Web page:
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Originally posted by catalinbread


In exchange, when I retire I will have some good country songs to sing!



"Even my dog left me, because of solder-fumes"

"Honey, why you rather handle that solder-stick than yer own..."

And name your country-speedmetal band "In-capacitor". m/. :mad: .m/

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Originally posted by Speeddemon



"Even my dog left me, because of solder-fumes"


"Honey, why you rather handle that solder-stick than yer own..."


And name your country-speedmetal band "In-capacitor". m/.
:mad:
.m/



LMAO, well all that is really leaving me is my mind. Isn't due to heavy metals, but lack of time. I am sort of enjoying the decline though I have to admit.

BTW, I would love to have a metal/country band. It is a sort of a dream of mine. Then I heard a lick Mastodon put in the middle of the tune "Megalodon" and it cemented that notion in my damned head. Of all of my amps none of them are ballsy enough for metal. Of all of my guitars none of them are pedal steel enough for the licks I wanna make. :evil:

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Originally posted by Speeddemon


Rickenbacker 360 or a '54 Tele into a Diezel Herbert.
:eek::cool:



Damn you are crazy! :D But no, Tele's are meant to be played into Fender's. I have never seen a Diezel in real life, though I am curious. In regard to higain for me I find a 2203 Marshall is plenty of meat. Those Diezels play tricks with subharmonics don't they? If so is that due to the amp or the cab design? All I know is they are in everybody's rig from Metallica to Billy Corgan to that wanker in Muse.

Now a pedal steel into a Diezel maybe something a bit cooler than that Mark Wood character. :freak:

But I am "watching" a few Ebay auctions for louder amp that requires a sealed 4x12 for proper ROCK.

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Started in 2001, I think there's a thread on some board that talks about my first compressor in March or April, full time from then on (yes, two full-time jobs stinks BAD!)...I quit teaching college in May or June of 2002, Had 2-3 employees by then, it's been a blur of 14-18 hour days since. Now we are up to about 16-18 employees depending on who is naughty and nice. My employees just kick ass, they are incredible in so many ways. All but 2-3 or three are guitar players/musicians and have a heart for this work. Some just blow me away with there abilities, could be where we are without them.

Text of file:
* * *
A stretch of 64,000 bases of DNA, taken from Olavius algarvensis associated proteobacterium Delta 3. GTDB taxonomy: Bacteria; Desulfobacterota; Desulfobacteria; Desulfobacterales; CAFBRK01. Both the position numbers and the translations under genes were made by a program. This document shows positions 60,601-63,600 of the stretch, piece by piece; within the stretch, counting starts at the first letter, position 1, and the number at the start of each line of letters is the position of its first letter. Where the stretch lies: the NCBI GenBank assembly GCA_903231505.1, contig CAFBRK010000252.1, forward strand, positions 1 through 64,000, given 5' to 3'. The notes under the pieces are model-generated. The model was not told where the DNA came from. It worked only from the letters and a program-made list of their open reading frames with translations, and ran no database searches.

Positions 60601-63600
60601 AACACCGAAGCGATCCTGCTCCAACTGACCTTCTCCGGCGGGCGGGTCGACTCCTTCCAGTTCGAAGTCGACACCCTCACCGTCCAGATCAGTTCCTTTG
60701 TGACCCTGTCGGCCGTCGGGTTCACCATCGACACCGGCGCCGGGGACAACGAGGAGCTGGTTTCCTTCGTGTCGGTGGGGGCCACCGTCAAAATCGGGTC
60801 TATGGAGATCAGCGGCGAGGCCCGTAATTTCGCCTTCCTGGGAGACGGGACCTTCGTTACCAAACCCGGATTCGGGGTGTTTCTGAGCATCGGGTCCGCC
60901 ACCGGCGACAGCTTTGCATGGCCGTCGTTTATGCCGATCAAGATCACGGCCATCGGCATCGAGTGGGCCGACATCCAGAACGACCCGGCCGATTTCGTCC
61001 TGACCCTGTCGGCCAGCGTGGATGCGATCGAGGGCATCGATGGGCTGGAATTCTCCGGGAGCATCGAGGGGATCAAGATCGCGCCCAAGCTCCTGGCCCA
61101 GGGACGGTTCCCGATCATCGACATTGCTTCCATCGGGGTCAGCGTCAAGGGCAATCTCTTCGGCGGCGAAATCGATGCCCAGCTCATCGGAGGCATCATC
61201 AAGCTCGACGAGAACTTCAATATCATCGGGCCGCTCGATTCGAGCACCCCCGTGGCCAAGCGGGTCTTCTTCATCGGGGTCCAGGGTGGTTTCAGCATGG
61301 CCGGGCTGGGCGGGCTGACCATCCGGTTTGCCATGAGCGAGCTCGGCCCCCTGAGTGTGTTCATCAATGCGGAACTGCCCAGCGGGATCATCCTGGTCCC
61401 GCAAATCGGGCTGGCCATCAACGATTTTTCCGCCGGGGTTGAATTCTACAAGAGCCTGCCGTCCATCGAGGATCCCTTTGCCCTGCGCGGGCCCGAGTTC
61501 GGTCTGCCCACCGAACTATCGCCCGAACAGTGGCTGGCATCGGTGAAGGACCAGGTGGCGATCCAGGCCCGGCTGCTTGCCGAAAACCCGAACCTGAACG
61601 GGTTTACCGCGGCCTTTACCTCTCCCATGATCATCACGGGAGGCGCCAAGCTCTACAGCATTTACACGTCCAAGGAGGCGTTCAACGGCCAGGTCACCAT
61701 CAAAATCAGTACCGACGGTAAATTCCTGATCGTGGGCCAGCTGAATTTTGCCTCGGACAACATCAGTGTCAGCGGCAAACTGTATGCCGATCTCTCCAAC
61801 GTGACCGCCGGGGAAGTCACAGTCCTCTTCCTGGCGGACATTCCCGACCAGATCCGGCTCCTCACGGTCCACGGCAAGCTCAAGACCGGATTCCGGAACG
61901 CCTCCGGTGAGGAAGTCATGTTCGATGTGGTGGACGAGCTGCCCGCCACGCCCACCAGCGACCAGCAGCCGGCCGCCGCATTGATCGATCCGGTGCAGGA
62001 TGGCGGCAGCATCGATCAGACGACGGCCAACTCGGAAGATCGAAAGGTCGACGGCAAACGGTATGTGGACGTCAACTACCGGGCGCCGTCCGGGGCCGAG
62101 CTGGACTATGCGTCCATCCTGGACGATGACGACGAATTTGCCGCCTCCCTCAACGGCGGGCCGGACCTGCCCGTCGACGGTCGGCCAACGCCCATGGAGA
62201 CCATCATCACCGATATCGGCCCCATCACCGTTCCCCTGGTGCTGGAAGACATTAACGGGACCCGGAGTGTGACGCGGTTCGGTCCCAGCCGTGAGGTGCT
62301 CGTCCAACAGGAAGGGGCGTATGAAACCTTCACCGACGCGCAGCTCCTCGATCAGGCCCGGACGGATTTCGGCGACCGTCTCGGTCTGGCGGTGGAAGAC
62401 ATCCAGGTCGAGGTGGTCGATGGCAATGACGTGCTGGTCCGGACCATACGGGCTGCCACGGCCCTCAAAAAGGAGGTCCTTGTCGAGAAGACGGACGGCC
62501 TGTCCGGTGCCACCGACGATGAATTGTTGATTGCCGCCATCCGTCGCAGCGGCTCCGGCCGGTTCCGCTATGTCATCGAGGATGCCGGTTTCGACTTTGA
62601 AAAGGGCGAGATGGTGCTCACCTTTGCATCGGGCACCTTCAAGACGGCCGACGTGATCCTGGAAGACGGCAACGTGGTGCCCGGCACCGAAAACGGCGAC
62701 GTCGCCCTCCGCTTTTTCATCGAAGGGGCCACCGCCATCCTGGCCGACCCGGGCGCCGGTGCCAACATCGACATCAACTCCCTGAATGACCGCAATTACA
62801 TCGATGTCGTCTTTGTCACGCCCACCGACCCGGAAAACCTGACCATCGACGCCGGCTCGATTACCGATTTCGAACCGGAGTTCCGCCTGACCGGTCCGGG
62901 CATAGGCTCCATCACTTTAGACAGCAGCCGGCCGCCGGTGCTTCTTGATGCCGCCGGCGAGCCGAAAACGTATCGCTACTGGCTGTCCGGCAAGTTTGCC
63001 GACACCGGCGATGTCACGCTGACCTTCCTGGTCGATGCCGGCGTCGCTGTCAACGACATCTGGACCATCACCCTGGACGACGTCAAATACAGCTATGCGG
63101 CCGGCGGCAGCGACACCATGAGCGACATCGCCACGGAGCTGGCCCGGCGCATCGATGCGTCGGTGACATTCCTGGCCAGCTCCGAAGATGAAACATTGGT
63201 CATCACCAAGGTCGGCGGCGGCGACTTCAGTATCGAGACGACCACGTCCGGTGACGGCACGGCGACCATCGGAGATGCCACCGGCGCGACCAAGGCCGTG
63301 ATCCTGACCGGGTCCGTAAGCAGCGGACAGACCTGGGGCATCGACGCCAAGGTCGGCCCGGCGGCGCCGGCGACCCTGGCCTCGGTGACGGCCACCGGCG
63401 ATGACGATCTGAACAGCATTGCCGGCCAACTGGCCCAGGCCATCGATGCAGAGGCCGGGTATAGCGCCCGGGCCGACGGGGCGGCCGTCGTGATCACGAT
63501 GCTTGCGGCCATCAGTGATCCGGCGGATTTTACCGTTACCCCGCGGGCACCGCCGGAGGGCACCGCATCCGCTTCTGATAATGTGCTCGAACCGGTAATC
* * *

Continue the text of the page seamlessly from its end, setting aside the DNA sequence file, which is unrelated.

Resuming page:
This work is a blast! Hung out with the Doobie Brothers this weekend and was able to let them demo the Katana, TMB, BD-2 and Compressor, they took them all! Plus got to talk about Coffee and Hawaii with Pat Simmons quite a bit!
There were some other effects on their board made by HC members, so the guitar tech is really hip and so is Westwood music who let them test and try out all the latest and greatest from the custom built/small manufactures out there.
This business is hard work for sure, managing business and putting out fires is a hard job...find time to sit down at the bench and design is near impossible any more. Again, wouldn't trade it for the world.
:love:

rk

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Originally posted by RossCompress

Started in 2001, I think there's a thread on some board that talks about my first compressor in March or April, full time from then on (yes, two full-time jobs stinks BAD!)...I quit teaching college in May or June of 2002, Had 2-3 employees by then, it's been a blur of 14-18 hour days since. Now we are up to about 16-18 employees depending on who is naughty and nice. My employees just kick ass, they are incredible in so many ways. All but 2-3 or three are guitar players/musicians and have a heart for this work. Some just blow me away with there abilities, could be where we are without them.

This work is a blast! Hung out with the Doobie Brothers this weekend and was able to let them demo the Katana, TMB, BD-2 and Compressor, they took them all! Plus got to talk about Coffee and Hawaii with Pat Simmons quite a bit!

There were some other effects on their board made by HC members, so the guitar tech is really hip and so is Westwood music who let them test and try out all the latest and greatest from the custom built/small manufactures out there.

This business is hard work for sure, managing business and putting out fires is a hard job...find time to sit down at the bench and design is near impossible any more. Again, wouldn't trade it for the world.